(note: martenitsa is a red and white string adornment almost all Bulgarians exhange on 1st March)
Battle Five: Freelancer vs. acceptance
“You do nothing all day. You just sit and skype with people.” Even though I know my boyfriend is just joking when he often tells me this, every display of scepticism – be it serious or not – with respect to my work drives me mad. People not only don’t accept working on the computer at home as real work (stubbornly resisting the obvious fact that, after all, it does earn you (some amount of) money) but they interrupt you any time they want at an amazing ease and make you do them a simple favour which they can equally well do themselves. Of course, you get to be interrupted in the office, too. But not because they want you to make them a salad, to bring them something down from the second floor where you even aren’t or to go out and give an object forgotten by someone who’s not your boss to its careless owner. Freelancing is the easiest path to marginalising yourself. If you don’t believe me ask someone who’s at their office right now to make you a coffee and bring it to you and don’t forget to get mad at them should they refuse. Under no circumstances do you accept an argument such as “But I’m at work!” They’re obviously lying.
Battle Six: Freelancer vs. administrative acceptance
Freelancers never get sick and stay forever young. This is the pink-coloured version of the fact that they don’t get any health insurance or pension plan. Length of service? Come on. Altogether, the freelancer is an astonishing phenomenon – a person who seems to work nowhere (according to their record of service [note: in Bulgaria, we all have a blue booklet which states all our official jobs we’ve ever had]) but still somehow always manages to find 9 euros to pay for their health insurance (note: yes, you pay 9 euros monthly to be part of the Bulgarian healthcare system if you’re unemployed… or a freelancer :)). And to grab a bite or buy a pair of clothes as well. Don’t get me wrong: I don’t believe in the system at all – I’m from Bulgaria after all – and I even feel comfortably outside of it but if one day someone asks me, “And what did you do in the period between 2011 and 2015?” I will have to pray for them to be someone with a flair for people who doesn’t need a written proof of my professional experience. Do you happen to know such people?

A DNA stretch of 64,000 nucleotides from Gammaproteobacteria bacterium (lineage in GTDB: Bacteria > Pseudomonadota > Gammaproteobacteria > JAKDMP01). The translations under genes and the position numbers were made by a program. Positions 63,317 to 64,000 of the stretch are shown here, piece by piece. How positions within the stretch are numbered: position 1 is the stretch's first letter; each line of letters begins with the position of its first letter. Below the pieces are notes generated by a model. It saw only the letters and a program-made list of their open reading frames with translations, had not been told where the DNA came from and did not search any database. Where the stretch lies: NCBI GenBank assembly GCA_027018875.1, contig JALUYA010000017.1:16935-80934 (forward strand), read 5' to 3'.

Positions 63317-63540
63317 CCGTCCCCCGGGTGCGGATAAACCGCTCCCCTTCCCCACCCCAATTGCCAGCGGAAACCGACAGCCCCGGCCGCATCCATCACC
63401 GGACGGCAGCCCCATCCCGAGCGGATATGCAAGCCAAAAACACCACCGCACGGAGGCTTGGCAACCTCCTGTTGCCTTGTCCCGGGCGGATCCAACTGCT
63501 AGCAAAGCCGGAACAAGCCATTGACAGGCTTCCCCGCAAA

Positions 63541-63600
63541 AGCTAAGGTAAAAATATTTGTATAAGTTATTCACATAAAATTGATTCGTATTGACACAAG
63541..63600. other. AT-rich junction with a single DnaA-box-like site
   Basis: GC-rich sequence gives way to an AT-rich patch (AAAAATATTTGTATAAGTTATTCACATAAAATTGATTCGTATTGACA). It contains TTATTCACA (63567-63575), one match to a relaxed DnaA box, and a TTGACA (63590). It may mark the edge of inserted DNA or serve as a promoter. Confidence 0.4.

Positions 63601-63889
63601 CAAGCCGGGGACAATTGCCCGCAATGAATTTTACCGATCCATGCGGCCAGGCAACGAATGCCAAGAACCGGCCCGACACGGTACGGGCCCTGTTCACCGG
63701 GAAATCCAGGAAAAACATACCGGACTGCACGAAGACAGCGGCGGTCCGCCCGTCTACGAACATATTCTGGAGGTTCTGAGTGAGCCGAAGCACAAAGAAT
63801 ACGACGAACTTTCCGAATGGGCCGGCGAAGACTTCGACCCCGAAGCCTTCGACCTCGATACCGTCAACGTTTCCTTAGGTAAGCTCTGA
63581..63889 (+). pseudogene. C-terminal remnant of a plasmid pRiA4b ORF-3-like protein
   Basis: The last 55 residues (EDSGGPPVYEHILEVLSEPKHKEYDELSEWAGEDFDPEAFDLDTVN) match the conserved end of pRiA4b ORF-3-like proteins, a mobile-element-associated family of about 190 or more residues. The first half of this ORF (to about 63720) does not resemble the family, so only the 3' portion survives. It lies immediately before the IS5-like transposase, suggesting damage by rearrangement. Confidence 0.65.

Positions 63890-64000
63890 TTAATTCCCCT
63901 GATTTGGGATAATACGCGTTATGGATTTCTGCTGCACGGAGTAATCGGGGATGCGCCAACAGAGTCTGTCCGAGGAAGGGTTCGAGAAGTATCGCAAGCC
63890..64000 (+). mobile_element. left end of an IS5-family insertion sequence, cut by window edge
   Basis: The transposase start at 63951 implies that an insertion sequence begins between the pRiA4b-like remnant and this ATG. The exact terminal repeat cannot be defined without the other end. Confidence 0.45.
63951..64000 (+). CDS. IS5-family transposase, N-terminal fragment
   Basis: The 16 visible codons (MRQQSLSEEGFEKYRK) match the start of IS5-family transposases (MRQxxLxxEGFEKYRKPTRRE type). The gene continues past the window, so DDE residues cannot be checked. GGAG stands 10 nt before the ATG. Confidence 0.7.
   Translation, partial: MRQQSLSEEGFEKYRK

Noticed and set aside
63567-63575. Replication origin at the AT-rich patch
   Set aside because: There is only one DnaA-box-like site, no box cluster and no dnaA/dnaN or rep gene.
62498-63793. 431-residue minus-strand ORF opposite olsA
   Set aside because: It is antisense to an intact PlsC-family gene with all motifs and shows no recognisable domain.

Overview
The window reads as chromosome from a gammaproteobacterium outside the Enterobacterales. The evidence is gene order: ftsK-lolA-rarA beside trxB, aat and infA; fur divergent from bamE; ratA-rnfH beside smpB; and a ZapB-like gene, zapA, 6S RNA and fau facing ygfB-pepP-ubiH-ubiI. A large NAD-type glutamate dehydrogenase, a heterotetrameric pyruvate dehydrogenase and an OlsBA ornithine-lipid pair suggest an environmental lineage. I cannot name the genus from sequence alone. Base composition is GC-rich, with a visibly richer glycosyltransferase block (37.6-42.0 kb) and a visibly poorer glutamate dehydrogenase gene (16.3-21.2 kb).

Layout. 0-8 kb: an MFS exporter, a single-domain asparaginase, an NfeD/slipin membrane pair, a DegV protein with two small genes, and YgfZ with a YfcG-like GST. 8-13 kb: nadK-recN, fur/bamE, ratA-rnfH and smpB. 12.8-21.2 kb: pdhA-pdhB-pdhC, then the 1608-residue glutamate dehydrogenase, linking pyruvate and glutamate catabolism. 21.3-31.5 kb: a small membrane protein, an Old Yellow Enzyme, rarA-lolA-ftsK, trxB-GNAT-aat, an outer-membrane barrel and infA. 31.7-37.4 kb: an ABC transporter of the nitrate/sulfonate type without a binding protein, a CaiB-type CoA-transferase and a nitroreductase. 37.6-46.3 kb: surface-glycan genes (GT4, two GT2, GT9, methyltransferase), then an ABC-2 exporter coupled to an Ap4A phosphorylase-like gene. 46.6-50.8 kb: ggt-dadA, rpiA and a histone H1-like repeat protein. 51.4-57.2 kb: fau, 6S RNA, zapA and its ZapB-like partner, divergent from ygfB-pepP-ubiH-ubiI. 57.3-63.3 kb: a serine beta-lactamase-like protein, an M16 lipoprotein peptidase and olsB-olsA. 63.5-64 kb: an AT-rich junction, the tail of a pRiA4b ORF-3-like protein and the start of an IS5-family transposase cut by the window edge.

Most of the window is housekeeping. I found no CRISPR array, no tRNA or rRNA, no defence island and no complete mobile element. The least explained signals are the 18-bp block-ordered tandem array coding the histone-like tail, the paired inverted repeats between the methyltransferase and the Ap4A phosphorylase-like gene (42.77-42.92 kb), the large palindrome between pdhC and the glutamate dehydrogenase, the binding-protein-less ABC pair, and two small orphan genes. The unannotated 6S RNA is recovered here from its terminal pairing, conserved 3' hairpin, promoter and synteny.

Battle Seven: Freelancer vs. holiday
Undoubtedly, one of the greatest advantages of freelancing is the fact you can prolong your weekend or take a short holiday whenever you please. The bad thing is that this holiday is not paid either. In fact, your diligent freelancer’s consciousness starts pricking you so much after the seventh consecutive day of non-working that you begin to think solely about either how your money is running out or how when you go back you’re going to get buried under everything you left aside in order to get your deserved break. To be honest, I can’t imagine what it would be like for me to have only twenty days of holiday annually, and divided in two at that, but it’s also been a long time since I last spent a whole week without working on something on the computer. I’m just not financially motivated enough to take longer breaks.
(I interrupt this post with a short message of gratitude to the higher force who gave me a house near the sea. The message: “Thanks!”)
Battle Eight: Freelancer vs. home sweet home
Home! Sweet home! This phrase acquires physicality only in those blessed hours when there’s no internet or, even better, electricity. Actually, the diligent freelancer can’t feel the sweetness of their home even then because, under Murphy’s Laws (do you also always imagine Eddie Murphy?), power or internet service outages occur only when you have a lot of work. The truth is the work from home turns the home into a lonely office. The lack of fixed working time stretches our tasks along all the hours of the day or even the night and we just can’t put ourseleves in the shoes of all those normal workers when they say, “I just want to go home and take some rest.” Working from home saves us money for transport but increases our heating, electricity… even toilet paper, if you will, expenses. Incidentally, the toilet becomes not only your favourite place… to rest… at home but also the only one where the time spent in reading books is not stolen.
And a bit about the defeated
My name is Antonia. I’ve been working as a freelancer for about five years. I write technology articles and translate books. I chose this myself. I earn between 100 and 250 euros monthly. I survive by teaching English or painting schools. I’m growing up and beginning to seriously get sick of it.
If you can add more arguments against or why not for freelancing, you are welcome to share them with me so that we can make fun of ourselves together or maybe encourage one another and proove that this is the better way.